Pat Johnson, known as “Fetch” to his teammates, yanks at tiny veins hanging like dark red seaweed from his arm and examines them with a yawn from behind a wrecked elbow. The wound is gaping, 4 inches long, and seeping blood onto his muddied rugby jersey and the floor of the bar. The bartender looks mightily chagrined but says nothing, for Fetch is not a man to be lightly chastised. The former International Rugby Union player and two-time Rugby World Cup competitor holds his elbow together with one scar-rippled hand while taking a long drag of beer with the other. Pulling the elbow up close for admiration, he suddenly spills out a grin only a rugger could love.
“See this?” he says, laughing as the gash leers open. “This was just in rugby practice. Imagine what our games are like.”
The games, indeed, are gonzo athleticism at its finest. Minus the padding of American football but with all the attendant ruthless aggression, rugby is an avatar for athletic mavericks, and for that it boasts a doggedly passionate international fan base. Fetch is one of the many colorful local personalities who comprise the Louisville Rugby team, now entering into the summer season of its 38th year. The team won the USA Rugby Midwest Championships for 2007, and is poised for an aggressive summer playing Seven-a-Side rugby, a shorter, quicker game than the regular 15-man seasonal play.
is a lot more wide open than regular rugby,” Johnson says. “It’s hard to compare to even football, because it’s such an aggressive, fast-paced game with so few players. I might compare it to arena football, as it has a lot of scoring, but it’s a bit different to watch because there’s fewer people but with a great deal of space to cover defensively. That makes for a good show of a really quick, aggressive playing style.” The action in Sevens is fast and furious, with an average of five touchdowns scored per game.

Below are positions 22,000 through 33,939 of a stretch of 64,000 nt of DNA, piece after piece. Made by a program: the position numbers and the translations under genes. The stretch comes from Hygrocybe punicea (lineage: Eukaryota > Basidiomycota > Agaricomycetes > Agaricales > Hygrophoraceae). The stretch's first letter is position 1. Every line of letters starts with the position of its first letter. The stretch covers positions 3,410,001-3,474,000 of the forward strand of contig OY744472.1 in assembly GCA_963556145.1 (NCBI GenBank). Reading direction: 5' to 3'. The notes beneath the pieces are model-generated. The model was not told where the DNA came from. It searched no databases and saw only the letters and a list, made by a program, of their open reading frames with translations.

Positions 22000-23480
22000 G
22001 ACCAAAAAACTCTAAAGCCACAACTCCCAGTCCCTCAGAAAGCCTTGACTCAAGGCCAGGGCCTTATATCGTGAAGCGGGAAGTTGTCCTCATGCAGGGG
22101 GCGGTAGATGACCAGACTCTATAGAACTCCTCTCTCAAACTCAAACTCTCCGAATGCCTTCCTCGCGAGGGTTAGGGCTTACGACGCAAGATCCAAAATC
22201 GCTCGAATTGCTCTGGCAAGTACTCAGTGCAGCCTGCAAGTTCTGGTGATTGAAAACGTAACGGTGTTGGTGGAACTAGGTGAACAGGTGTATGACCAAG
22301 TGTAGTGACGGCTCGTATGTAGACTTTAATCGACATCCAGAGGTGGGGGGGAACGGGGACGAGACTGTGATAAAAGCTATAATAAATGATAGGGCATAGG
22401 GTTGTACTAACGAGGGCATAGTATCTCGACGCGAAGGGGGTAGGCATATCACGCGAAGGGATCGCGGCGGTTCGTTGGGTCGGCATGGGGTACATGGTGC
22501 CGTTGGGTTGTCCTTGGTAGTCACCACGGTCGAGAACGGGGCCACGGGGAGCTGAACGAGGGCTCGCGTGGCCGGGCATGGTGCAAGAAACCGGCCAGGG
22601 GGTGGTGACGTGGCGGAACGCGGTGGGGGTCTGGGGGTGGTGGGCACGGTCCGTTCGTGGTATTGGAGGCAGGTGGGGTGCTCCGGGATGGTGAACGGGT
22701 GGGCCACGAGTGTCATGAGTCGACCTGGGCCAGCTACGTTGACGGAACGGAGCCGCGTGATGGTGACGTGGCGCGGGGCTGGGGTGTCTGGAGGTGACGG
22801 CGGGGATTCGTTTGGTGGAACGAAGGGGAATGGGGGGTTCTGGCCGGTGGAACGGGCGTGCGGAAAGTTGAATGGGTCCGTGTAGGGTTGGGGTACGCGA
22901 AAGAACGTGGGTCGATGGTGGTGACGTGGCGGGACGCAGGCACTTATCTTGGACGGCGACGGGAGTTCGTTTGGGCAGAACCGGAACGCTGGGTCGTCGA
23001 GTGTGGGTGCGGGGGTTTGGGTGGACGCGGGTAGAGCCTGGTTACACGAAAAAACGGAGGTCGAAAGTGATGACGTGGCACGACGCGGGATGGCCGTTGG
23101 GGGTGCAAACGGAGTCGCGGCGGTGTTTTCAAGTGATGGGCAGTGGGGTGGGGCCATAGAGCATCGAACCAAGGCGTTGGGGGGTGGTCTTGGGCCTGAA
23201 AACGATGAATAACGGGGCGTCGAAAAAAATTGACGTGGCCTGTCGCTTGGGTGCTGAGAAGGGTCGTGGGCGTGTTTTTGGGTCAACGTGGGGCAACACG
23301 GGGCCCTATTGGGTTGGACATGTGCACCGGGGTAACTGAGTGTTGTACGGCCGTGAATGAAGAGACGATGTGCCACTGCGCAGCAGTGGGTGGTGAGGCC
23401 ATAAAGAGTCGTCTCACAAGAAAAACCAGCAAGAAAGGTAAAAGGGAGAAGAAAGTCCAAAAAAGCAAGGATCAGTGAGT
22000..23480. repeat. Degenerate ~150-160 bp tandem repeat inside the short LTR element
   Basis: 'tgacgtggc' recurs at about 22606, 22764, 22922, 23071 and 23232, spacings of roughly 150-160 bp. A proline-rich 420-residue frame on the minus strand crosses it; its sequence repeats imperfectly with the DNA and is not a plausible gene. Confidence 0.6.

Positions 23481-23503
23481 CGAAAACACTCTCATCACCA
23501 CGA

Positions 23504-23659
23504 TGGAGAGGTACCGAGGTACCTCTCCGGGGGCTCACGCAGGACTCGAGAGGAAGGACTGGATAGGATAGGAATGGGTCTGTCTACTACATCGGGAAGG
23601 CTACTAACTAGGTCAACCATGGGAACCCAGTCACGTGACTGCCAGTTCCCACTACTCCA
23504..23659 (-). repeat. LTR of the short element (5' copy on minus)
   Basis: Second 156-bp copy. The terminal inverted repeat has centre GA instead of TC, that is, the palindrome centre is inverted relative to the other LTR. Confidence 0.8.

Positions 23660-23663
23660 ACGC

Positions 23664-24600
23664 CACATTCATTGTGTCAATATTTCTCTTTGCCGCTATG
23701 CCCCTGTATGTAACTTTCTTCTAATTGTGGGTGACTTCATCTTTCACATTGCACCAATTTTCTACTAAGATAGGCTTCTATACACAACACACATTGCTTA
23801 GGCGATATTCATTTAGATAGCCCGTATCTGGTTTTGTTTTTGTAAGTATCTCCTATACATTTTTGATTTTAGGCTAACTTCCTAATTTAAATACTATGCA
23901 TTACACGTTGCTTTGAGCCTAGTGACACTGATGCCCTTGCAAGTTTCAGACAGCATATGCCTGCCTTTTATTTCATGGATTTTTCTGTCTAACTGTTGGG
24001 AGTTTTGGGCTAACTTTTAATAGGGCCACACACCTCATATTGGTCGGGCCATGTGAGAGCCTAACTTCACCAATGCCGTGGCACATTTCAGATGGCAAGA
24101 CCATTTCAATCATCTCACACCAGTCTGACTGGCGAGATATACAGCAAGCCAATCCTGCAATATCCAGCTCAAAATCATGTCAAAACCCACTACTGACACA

The Hayes-Kennedy Park has been christened the new home of Louisville Rugby, and this Saturday the Kentucky Fried Sevens Tournament will serve as its debutante ball. Seven-a-Side rugby features seven-man teams on a 70-yard field in a shortened, 15-minute game. The KF7’s round-robin tournament will feature teams trotting in from across the South and Midwest, including the 2006 USA Sevens Rugby national finalists team from Scioto Valley (Columbus, Ohio).
The English author Oscar Wilde once described rugby as a good occasion for keeping 30 bullies far from the center of the city, but modern rugby players would certainly eschew Wilde’s crass characterization. The majority of men on the team boast professional degrees and tightly knit families. They’re quick to point out that membership is not merely an excuse to party, though a beer is often not far from their hands (they say as much). “Win the match and rule the party,” one player offers of the team’s motto. He is joking.
But one of the more ardent traditions in the sport is the “rugby social,” in which the hosting team offers post-game hospitality to its competitors. While the social can be as humble as beers and sandwiches at a local pub, some teams view after-match socials as a point of pride; pig roasts and steak dinners are not unheard of.
Coach Eric Raney points out that no matter how aggressive the on-field action is, most players leave it on the field, and friendships are tightly knit and long-standing. In fact, Raney says accord between teams often guarantees a rugby athlete a place to stay, assistance with finding work and a built-in social group if he should find himself in a new city.
The nature of the game itself could be one factor. Prop forward Tyson Lane, who played college football, describes play as, “
uch more free flowing but comparable
. A rugby player is challenged to be in sync with his teammates, to make decisions on the fly. This leads to a strong cohesion between teammates, great sportsmanship and camaraderie.”
Team captain Jason Leavens distinguishes the game thusly — as having a “graceful violence” to it — but those looking for a brawl should stick to Pay-Per-View. Notes Fetch, “There’s a lot of aggression, but not as much simple violence. You’ve got big, strong, fast men hitting each other at full speed, but there’s not much fighting. The risk of getting red-carded and hurting your team means that most players refrain from exchanging blows. You can go to a boxing match for that.”
The Kentucky Fried Sevens tournament kicks off Saturday at 10 a.m. at Hayes-Kennedy Park off River Road, with the championship game scheduled for 3 p.m. Admission is free. The Louisville Rugby club asks spectators to bring a canned food item for Kentucky Harvest Foodbank. For more information, go to
Contact the writer at